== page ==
## The Austrian viewpoint

October 10, 2008 by musefree

The Austrian school of economics is in a permanent “We told you so” mode these days. In this very readable post, Roderick Long gives the Austrian economist viewpoint of the current financial meltdown. After offering a detailed explanation of why it is regulation that got us into this mess (most of his points I agree with, some I am skeptical), he asks the million dollar question:

Okay, some will say, maybe it was government, not *laissez-faire*, that got us into the mess; but now that we’re in it, don’t we need government to get us out?

His answer is that the government *cannot* get us out.

There’s just not much the government can do that will help (apart from repealing the laws, regulations, and subsidies that first created and then perpetuate the mess – but that would be less a doing than a ceasing-to-do, and anyway given the incentives acting on government decision-makers there’s no realistic chance of that happening). The bailout is just diverting resources from the productive poor and middle-class to the failed rich, which doesn’t seem like a very good idea one either ethical or economic grounds. The only good effect such a bailout could possibly have (at least if you prefer costly boondoggles without piles of dead bodies to costly boondoggles with them) is if it convinced the warmongers that they just can’t afford a global war on terror right now – but there’s no sign that they’re being convinced of anything of the sort.

So what should the government do? *Nothing*, is his answer.

I don’t know if I agree with him. Even if he is right on the economics, there are *political consequences* to doing nothing, and not all of them are good for freedom or economic health. Furthermore, not beng a trained economist, I cannot fully measure the accuracy of his claims or pass a judgement on whether the Austrian approach to money is superior to, say, that of the more mainstream Chicago school of economics. The fact that the Austrian economists have — unlike everyone else — always used verbal, imprecise and non-mathematical arguments, does not exactly inspire scientific confidence.

However, I do recommend that you read the whole thing.

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on October 10, 2008 at 2:55 pmRoderick T. LongThanks for the plug. But I’m obviously going to disagree with the association of “verbal” with “imprecise” and of “mathematical” with “scientific.” Whether mathematics is appropriate to a subject matter depends on the subject matter; math is quite appropriate to the subject-matter of physics, say, because there are quantitative constants in physics (while explanations in terms of agents’ beliefs and desires would not be appropriate in physics, since the entities that physics deals with don’t have beliefs and desires). By contrast, there are no quantitative constants in the subjects that economics deals with; instead, the constants are found in the structure of belief-and-desire explanations. Hence on the Austrian view it is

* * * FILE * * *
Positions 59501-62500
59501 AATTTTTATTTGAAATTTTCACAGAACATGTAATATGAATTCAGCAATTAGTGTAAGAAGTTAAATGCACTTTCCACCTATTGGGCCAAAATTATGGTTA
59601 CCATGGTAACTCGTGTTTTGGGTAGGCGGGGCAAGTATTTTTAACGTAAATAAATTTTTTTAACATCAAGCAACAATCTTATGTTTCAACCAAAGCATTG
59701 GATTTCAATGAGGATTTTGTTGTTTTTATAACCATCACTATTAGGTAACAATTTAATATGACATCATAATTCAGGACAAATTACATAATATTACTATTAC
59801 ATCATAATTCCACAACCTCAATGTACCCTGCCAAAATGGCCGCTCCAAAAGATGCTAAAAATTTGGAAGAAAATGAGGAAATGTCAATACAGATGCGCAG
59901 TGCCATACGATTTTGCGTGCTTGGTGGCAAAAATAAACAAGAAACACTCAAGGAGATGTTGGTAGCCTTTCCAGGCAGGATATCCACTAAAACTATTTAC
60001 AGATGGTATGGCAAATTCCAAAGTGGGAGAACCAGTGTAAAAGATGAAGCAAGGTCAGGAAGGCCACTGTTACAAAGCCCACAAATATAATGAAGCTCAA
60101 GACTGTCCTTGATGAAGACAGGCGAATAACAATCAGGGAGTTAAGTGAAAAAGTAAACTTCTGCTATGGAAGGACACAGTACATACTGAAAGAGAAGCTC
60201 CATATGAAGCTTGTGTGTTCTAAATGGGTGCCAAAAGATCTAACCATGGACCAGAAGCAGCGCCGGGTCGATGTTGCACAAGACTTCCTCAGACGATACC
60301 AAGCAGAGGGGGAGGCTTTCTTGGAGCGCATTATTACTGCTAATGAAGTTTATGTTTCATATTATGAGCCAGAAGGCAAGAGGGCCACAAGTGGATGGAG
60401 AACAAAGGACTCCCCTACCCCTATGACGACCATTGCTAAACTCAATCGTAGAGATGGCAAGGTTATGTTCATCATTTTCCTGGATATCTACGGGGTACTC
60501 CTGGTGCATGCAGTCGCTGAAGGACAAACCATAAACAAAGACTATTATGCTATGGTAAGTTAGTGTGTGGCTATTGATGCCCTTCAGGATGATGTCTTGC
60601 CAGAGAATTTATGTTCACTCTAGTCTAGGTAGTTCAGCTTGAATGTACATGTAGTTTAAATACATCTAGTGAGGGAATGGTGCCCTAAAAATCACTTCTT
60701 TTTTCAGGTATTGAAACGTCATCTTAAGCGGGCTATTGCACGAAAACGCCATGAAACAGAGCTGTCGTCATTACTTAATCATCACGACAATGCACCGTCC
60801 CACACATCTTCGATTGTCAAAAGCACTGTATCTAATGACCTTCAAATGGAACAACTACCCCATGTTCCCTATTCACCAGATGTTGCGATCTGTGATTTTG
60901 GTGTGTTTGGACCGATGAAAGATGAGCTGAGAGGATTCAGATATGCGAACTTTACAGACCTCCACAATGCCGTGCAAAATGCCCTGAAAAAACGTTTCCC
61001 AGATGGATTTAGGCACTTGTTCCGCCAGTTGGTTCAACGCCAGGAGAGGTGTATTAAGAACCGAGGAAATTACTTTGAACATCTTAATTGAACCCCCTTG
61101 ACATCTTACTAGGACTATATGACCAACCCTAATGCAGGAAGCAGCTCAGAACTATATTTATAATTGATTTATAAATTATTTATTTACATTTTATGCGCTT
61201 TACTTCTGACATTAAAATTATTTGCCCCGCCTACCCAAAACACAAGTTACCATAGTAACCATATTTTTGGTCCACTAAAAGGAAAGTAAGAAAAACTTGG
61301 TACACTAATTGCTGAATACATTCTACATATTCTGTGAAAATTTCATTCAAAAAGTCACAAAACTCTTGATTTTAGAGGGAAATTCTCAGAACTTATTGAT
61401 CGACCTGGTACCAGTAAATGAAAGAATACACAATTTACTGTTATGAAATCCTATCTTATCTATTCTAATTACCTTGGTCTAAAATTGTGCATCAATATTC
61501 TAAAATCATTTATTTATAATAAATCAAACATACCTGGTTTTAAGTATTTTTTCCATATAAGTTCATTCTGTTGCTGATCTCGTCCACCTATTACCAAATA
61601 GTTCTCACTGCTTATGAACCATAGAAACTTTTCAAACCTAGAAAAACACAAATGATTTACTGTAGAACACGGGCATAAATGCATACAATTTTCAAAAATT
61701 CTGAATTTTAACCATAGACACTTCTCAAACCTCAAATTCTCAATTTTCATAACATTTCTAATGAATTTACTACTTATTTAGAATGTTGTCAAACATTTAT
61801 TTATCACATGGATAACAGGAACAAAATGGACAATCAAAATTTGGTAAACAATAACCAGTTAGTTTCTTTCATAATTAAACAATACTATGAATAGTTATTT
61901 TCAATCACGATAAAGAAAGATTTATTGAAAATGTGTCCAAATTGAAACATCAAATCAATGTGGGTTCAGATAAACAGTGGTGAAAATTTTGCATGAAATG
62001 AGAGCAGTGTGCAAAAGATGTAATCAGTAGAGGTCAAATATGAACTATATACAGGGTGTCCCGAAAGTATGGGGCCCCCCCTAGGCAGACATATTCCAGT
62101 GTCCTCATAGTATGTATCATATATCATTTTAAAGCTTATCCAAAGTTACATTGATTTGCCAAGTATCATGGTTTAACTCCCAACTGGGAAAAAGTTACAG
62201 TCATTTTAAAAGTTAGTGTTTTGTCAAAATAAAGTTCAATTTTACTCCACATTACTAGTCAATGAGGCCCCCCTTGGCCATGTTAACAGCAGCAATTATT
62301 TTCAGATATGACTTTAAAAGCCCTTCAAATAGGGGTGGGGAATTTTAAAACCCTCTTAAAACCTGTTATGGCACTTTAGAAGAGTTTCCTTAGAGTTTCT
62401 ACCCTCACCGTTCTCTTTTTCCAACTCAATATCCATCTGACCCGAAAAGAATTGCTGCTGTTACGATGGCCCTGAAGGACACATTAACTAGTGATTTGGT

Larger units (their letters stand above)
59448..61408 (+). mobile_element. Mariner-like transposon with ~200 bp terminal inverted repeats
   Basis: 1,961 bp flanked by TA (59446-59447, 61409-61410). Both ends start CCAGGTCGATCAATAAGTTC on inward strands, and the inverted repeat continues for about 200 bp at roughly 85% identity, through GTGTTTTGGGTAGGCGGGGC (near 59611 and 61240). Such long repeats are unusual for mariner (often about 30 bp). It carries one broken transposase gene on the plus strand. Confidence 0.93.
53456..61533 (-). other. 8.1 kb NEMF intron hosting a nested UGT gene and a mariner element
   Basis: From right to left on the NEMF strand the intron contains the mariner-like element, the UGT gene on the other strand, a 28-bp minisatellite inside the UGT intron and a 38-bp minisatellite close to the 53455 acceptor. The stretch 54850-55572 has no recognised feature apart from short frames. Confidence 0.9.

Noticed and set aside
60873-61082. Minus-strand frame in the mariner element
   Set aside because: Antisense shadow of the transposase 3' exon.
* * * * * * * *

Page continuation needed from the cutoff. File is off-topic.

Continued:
unscientificandimpreciseto apply mainstream mathematical methods to economic subject-matter (just as it would be unscientific to explain the behaviour of neutrinos using biological or psychological categories), while explanations in terms of beliefs and desires are fully scientific and fully precise.on October 10, 2008 at 7:14 pmAbhishekI disagree there. First of all, while economics is closely connected with complex human beliefs and desires, the

predictionsit is supposed to make (credit, the markets, profits, money, growth) concern exact numerical quantities. So it is wrong to say that there are no quantitative constants in the subject. Moreover, anything that can be said, can be said mathematically. Even the purely verbal arguments in your post at Art of the Possible can be rephrased mathematically. Math does not imply precise equations, there are several ways to deal with behavorial aspects.There are several advantages to writing

anyscientific theory, from the behavorial to the psychological, in as close to a mathematical manner as possible. Even if the subject matter involves entities with beliefs and desires, theconsequencesof these beliefs and desires are quantities, whether or not they can be modelled by a nice function. One, such a practice enhances the ability of the theory to make predictions. Not only does it improve the structure of logical reasoning, it also allows modelling by functions, which, while they may not accurately reflect the real world (because of the complexity of human behavior) nonetheless allow a glimpse into what one may expect. Two, such a rewriting, in the case of Austrian economics, would allow a better comparison with other theories, such as the Chicago school. Anything that can be said, can be said mathematically; the only problem is that the functions are often too complex, thus sometimes giving no tangible benefit to doing so. Ultimately though, as computing ability progresses and we are able to deal with more complicated functions without using techniques that cost accuracy, everything, from behavorial economics to psychology will move to a more mathematical basis, and so must Austrian economics. In many cases, the mathematical tools are already there in a form suitable for making quantitative predictions.You might also wish to go through this article by Bryan Caplan where he says that Austrian economists have overstated their differences on some issues with other schools of thought. A prime reason, I think, is their fixation on verbal reasoning.